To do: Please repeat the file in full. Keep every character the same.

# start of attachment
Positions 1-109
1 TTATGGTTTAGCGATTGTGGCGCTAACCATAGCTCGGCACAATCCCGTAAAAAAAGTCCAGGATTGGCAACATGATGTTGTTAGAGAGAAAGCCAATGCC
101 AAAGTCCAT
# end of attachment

Positions 1-109
1 TTATGGTTTAGCGATTGTGGCGCTAACCATAGCTCGGCACAATCCCGTAAAAAAAGTCCAGGATTGGCAACATGATGTTGTTAGAGAGAAAGCCAATGCC
101 AAAGTCCAT